III. We learn that good things may become a snare.—We read that Hezekiah ground to powder the Brazen Serpent of the wilderness. What sacred memories clustered round that emblem! It was one of the most precious relics of the past. It had been fashioned by Moses when the people were dying, and in a look at it there had been life. But this very sacredness became its peril, for the people had begun to worship it, and had grown to regard it with an awe and reverence that were the just prerogatives of God. It was for that reason that Hezekiah destroyed it. It was very precious, yet it was doing harm. Better that it should be ground to powder, than prove a stumbling-block to any little ones. Was it not actions such as this that Jesus thought of, when He said, ‘If thy right eye offend thee, pluck it out: for it is better that one member should perish than that the whole body should be cast into hell?’


(1) ‘The worship of relics has in all ages been a favourite form of superstition and idolatry. Men have sought in old bones, in locks of hair, in the fancied blood of martyrs, and a thousand other sources, the blessings which they can find only in God.’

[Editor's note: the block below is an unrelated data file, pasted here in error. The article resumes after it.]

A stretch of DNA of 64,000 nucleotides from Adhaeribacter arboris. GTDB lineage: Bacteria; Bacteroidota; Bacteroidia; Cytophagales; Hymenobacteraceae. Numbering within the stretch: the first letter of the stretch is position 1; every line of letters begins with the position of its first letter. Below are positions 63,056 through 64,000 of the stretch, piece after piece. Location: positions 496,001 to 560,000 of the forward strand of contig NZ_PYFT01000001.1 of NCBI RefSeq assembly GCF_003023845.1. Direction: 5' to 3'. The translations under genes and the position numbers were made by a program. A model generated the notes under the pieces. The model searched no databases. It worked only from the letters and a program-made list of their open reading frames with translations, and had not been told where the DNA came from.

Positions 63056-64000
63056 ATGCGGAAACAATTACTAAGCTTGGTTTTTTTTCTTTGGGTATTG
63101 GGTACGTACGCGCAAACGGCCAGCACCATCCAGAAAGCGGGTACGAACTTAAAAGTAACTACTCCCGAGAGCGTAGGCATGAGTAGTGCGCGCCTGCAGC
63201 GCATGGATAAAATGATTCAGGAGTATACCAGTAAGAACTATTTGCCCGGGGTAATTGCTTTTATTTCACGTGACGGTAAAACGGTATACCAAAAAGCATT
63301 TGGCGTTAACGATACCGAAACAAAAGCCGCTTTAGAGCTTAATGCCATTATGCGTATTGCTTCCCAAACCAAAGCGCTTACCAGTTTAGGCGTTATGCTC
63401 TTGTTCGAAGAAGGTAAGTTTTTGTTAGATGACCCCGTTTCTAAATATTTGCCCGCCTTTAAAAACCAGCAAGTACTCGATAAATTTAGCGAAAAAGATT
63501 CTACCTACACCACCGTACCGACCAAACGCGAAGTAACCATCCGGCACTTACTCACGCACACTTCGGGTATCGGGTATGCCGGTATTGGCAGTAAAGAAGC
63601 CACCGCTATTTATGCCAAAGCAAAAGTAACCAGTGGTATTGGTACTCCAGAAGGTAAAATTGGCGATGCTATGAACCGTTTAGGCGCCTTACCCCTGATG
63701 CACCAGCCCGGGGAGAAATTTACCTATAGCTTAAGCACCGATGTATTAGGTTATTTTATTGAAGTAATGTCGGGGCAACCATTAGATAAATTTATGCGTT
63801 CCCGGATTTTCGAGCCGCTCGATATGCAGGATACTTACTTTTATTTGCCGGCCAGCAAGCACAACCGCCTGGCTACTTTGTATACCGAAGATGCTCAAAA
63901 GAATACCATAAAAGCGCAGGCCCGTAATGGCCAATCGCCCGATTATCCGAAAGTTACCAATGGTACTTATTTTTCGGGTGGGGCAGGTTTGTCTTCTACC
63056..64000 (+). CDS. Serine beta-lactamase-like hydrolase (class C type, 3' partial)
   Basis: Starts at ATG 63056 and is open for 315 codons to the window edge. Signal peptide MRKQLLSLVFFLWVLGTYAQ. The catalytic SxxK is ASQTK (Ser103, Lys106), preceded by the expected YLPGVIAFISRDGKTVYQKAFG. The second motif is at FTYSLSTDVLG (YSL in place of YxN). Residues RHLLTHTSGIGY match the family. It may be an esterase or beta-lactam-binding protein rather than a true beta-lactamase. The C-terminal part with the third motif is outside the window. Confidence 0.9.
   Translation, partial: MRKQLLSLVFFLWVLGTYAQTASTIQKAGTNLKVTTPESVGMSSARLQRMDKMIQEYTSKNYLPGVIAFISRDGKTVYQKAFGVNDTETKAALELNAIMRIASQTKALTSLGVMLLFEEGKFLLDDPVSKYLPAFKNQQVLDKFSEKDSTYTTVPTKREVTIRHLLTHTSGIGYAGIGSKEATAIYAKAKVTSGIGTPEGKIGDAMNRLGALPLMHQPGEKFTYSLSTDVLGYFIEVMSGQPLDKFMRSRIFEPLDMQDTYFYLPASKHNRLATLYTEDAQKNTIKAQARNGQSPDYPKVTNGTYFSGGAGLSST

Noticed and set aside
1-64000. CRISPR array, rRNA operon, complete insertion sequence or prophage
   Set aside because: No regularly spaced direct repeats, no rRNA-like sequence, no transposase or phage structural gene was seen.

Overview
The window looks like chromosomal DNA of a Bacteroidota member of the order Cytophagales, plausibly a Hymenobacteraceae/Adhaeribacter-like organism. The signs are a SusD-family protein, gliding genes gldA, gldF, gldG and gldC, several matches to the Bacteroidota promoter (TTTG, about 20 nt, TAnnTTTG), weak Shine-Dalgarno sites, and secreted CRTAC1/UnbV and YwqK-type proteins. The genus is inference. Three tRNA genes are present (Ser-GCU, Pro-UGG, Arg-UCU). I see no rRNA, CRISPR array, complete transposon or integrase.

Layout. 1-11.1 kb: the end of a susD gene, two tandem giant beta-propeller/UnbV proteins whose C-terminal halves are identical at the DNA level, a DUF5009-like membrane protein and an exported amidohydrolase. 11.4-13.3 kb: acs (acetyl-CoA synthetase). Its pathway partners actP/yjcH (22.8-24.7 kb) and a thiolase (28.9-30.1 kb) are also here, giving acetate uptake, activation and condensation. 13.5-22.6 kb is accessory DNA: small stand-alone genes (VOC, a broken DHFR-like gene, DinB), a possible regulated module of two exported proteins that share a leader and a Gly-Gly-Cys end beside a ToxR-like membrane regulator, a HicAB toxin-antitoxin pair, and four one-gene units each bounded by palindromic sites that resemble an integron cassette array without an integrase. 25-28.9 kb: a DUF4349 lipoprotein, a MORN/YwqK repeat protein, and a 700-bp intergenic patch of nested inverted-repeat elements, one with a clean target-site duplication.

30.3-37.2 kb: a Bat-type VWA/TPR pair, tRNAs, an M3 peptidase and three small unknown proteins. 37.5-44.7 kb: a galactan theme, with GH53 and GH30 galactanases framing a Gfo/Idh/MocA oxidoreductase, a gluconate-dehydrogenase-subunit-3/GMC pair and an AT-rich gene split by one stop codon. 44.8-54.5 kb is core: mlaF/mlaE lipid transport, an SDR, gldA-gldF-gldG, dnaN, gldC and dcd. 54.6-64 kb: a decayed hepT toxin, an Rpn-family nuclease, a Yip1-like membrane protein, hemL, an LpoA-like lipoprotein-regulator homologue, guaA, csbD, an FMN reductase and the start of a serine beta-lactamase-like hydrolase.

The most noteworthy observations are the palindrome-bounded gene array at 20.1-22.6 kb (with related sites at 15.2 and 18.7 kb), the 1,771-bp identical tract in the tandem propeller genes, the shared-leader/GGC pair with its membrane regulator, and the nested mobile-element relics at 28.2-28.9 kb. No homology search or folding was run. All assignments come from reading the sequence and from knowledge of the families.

(2) ‘By that act of the reforming Hezekiah, recorded in the Word of God, we are taught to endure nothing in religion but what God has appointed. If ever there was a case where respect for relics could have been sanctioned, it was in regard to that symbol or type of Christ which Hezekiah destroyed. But no! it had become a snare, and must perish; it was put in God’s place, and inexorable destruction was therefore its doom.’

Verse 20


‘On whom dost thou trust?’

2 Kings 18:20

The Christian conflict as keen as great Assyria and little Judæa. Worldly materialism: infidel thought against the besieged servants of Christ. Arrogant words of Rabshakeh craftily to catch the timid and irresolute. Easy terms: distorted facts. Some Rabshakeh asks the Christian, ‘Whom do you trust?’

I. Is it self?—He says, ‘You haven’t counsel or strength.’ Quite true, my resources poor: I am like the city in grip of armies: alone, I must give way.

II. Is it friends?—He says, ‘Your friends will fail you.’ As Egypt or the countries powerless against the Assyrians, your friends useless. True! My friends—ties with the pure, the respect worthy, or noble, are not my reliance.

III. Is it your religion? says the Rabshakeh, with shafts loosing confidence in God. He is displeased with you. Your worship is faulty. You are divided amongst yourselves. ‘We are confessing our wrong. Our Lord is loving us still. His promises sure to the humble.’

IV. On whom do you trust?—Only in our Saviour God.

Rev. F. S. Legg.


Copyright Statement
These files are public domain.
Text Courtesy of Used by Permission.

Bibliography Information
Nisbet, James. "Commentary on 2 Kings 18:4". Church Pulpit Commentary. 1876.